Sunday, 23 February 2014

Ukraine Upheaval

We’ve learned not to celebrate too quickly after the despot is ousted, having seen the heady Egyptian revolt of 2011 deteriorate into a renewed military autocracy. While welcoming the departure of the guy who sent snipers out with high-powered rifles to assassinate rebellious youth and the nurses who tried to keep them alive, it’s hard to be sanguine about the collapse of a large country in the middle of Europe. And anyone with even a cursory knowledge of the history of the past century should wish this part of the world the best—they’ve suffered quite enough. (Bloodlands by Timothy Snyder is a grim primer.)

If anyone has found a reliable source of cyber-commentary beyond the reporting of events, please post it in comments as the dearth of trustworthy analysis forthcoming is surprising. Professor Juan Cole draws from his Middle East expertise to suggest lessons from the unhappy Egyptian experience and notes, on the positive side, that the Ukrainian army has stayed out of the way so far, like in successful Tunisia and unlike failed Egypt and unstable Libya and Yemen.

But the regional split so much discussed is a serious danger even if possibly overblown. While the Russian role has been nefarious, the Ukraine is, after all, a border state; if it were Mexico, Obama would do exactly the same. And the post-Cold War insistence by the West to expand NATO right up to the frontiers of the former Soviet states set the stage for the Ukraine to become a geopolitical football, so responsibility is widely and deeply shared.

I’m personally fascinated by the elusive nature of political power and how the Ukrainian uprising displayed revolutionary tendencies as the coercive capacity of the state melted away with police switching sides and eventually ceding the streets to the mobilized populace. Why wasn’t the army mobilized to crush the revolt? I hope knowledgeable historians or political scientists soon can tell us.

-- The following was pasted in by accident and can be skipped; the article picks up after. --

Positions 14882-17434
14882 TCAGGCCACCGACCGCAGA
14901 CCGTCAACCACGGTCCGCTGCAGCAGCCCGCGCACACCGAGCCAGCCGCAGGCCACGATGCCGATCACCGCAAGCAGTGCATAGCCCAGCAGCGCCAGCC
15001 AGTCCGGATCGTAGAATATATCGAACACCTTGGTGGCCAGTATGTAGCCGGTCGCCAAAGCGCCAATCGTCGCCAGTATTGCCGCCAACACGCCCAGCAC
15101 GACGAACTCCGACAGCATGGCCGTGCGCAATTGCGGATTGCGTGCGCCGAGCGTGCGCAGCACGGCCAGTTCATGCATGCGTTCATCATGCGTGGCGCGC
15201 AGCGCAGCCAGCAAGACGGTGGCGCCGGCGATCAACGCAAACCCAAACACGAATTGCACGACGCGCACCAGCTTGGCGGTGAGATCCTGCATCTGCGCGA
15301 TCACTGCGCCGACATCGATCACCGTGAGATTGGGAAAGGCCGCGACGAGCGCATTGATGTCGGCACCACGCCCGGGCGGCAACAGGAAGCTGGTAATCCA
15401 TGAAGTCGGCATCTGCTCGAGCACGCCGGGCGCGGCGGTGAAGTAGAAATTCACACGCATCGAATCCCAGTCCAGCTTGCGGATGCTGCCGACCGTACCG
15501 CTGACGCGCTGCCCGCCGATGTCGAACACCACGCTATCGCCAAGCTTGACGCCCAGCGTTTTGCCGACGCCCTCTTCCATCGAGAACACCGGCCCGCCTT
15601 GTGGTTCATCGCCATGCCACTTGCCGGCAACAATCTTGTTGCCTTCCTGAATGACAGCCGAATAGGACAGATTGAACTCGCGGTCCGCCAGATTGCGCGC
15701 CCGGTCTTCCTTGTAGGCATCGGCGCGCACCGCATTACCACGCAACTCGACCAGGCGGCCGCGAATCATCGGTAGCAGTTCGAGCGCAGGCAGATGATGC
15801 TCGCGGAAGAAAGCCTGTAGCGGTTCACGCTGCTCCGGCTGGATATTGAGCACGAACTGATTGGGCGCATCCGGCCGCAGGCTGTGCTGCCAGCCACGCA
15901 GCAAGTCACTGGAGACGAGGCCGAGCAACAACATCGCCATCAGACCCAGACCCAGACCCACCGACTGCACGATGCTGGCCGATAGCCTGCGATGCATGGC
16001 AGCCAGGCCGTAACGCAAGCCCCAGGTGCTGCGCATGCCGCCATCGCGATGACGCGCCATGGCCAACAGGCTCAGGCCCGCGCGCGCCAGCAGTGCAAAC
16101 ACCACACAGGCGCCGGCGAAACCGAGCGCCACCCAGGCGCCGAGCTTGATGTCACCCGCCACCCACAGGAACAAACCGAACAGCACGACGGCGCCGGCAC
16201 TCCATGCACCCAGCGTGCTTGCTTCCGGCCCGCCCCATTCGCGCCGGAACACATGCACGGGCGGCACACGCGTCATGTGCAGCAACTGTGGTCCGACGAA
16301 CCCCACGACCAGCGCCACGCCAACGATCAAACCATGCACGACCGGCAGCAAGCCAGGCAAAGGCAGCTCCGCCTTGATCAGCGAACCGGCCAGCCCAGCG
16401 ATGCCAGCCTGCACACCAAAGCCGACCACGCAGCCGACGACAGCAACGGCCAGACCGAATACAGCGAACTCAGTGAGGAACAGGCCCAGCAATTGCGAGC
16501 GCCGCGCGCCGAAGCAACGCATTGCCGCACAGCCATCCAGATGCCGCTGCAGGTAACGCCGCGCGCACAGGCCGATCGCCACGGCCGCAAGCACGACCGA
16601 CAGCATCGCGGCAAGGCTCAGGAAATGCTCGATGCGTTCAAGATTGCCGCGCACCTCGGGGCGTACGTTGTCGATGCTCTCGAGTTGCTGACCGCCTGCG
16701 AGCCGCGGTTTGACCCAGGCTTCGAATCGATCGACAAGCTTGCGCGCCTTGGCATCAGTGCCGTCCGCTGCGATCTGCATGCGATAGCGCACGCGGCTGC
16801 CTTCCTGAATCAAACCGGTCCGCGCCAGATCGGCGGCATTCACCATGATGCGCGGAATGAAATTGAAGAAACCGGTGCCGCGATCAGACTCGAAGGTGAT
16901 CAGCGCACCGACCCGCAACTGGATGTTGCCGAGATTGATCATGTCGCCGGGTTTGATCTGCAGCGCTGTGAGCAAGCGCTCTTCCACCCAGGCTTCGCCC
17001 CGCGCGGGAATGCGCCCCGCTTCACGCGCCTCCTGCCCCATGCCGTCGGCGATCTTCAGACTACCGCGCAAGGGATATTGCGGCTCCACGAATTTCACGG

The country has reverted to a prior (2004) version of the amended constitution, scotching the one Yanukovych rammed through in 2010 to consolidate his rule. (This is a good reminder than being ‘elected’ to office doesn’t necessarily a state of law make—note the Maduro regime in Venezuela.) So there is continuity of sorts in the institutional realm, and that’s probably a good thing. But it would be better yet if the revolutionary momentum carried forward to crush the oligarchs, of which Yanukovych was only one.

For example, if the suddenly heroic Yulia Timoshenko, she of the golden braids, becomes the new president, Ukrainians won’t have gained much. She and the handful of obscenely wealthy crooks who have dominated the post-Soviet Ukraine stand ready to get back to business as usual, and that’s exactly what the unemployed kids should want to prevent. Will any of the political forces present on the streets of Kiev have the organizational wherewithal and political savvy to take this opportunity to the next stage and make sure the restoration of Ukrainian democracy translates into a decent life for its inhabitants? Rather than the replacement of one set of thug nouveaux riches with a new claque of kitsch collectors.

1 comment:

carnelian said...

actually, I think Snyder just had an article in the New YOrk Review on the Ukraine refuting the govt's contention that the rebels are fascists...TF